This weekend, the CAQ government and their Education Minister, Jean-François Roberge, were in some hot water after the latter tweeted a photo of himself with activist Malala Yousafzai.
Critics were quick to point out the hypocrisy of the photo because recently, the province implemented a controversial secularism law that forbids teachers, police officers, and the like from wearing visible religious symbols. Malala Yousafzai is a famous activist for female education in the Middle East and the youngest Nobel Peace Prize laureate in history.
Today, Quebec Premier François Legault was asked about the photo and whether Malala, a reputed activist and academic, would be forced to remove her religious symbols if she wanted to teach in Quebec. He responded with an answer that's perhaps to be expected from a government leader who signed a secularism law.
Legault was hard-pressed to answer the question from Radio-Canada's Sebastien Bovet this afternoon after assembly. You can see the full video below.
Legault responded to the inquiry about Malala by repeating the mandate of his controversial new law. He says that people in authority must "show a clear separation of State and religion" if they want to teach in Quebec.
When questioned about whether Malala's incredible qualifications would play into forcing her to remove her religious symbols, Legault responded by saying that people wearing religious symbols can be "good people and have good values" but the law is clear and that it's what people want.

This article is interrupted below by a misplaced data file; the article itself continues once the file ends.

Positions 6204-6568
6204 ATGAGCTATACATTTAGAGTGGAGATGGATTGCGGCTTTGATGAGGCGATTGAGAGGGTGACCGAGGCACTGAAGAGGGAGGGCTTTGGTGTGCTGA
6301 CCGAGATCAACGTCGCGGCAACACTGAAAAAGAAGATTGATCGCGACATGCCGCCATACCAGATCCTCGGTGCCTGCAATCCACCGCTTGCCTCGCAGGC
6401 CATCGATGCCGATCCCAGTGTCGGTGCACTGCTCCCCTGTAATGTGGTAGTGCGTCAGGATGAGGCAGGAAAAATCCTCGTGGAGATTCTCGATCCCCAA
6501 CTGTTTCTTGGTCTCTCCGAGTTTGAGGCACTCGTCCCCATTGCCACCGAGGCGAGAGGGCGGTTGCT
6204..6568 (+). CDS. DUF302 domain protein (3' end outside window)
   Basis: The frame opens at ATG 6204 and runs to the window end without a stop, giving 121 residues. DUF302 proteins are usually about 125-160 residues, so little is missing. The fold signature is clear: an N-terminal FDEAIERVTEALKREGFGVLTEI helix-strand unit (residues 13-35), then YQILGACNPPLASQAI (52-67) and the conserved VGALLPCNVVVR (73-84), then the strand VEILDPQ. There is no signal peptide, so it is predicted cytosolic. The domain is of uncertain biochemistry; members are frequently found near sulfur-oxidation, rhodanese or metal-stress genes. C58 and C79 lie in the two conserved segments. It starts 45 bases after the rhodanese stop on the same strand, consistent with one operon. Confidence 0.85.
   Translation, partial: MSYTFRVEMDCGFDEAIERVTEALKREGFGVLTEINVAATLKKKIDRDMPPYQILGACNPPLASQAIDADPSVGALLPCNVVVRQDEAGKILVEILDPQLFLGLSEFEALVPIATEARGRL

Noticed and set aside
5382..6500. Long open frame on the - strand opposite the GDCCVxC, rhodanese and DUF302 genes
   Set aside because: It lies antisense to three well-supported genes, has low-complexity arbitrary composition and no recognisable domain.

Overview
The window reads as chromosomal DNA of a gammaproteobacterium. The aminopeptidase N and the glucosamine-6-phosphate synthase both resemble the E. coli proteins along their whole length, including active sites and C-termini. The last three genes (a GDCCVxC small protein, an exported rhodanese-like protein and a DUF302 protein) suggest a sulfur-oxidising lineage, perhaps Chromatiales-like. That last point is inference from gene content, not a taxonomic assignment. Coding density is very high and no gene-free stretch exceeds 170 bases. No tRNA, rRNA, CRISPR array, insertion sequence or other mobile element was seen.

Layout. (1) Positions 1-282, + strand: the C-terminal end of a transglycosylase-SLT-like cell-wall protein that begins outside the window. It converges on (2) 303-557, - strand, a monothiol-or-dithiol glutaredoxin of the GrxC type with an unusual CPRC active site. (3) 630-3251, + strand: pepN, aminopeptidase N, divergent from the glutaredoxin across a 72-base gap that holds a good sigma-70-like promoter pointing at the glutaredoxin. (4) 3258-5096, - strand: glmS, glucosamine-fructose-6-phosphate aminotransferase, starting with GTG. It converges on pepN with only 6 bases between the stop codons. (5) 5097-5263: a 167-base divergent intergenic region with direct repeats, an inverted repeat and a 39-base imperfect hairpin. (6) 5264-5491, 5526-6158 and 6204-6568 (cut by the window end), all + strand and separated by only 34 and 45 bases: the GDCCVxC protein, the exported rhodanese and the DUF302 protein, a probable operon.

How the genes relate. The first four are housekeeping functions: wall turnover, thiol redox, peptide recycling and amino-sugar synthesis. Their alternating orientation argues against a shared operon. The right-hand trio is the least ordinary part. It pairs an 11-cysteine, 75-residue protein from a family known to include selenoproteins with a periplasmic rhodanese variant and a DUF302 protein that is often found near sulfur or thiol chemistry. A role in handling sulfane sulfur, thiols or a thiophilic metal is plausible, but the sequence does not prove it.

According to reactions on social media, however, it seems that Legault might be a little off about the opinions of the people of Quebec. Early reactions show that people aren't so keen on the idea of Malala being forced to remove her headscarf if she chose to teach in Quebec.
Some people are even calling out Legault for being a racist and noticed that he referred to Quebec as a "country."
This on-going debate shows that this secularism law will continue to hound Legault and his CAQ government throughout the end of his term.
Whether or not Malala would ever teach in Quebec, it seems that she would have the public's support.
Legault's hardline on the new secularism law shows that he is committed to the continuing promotion of this law.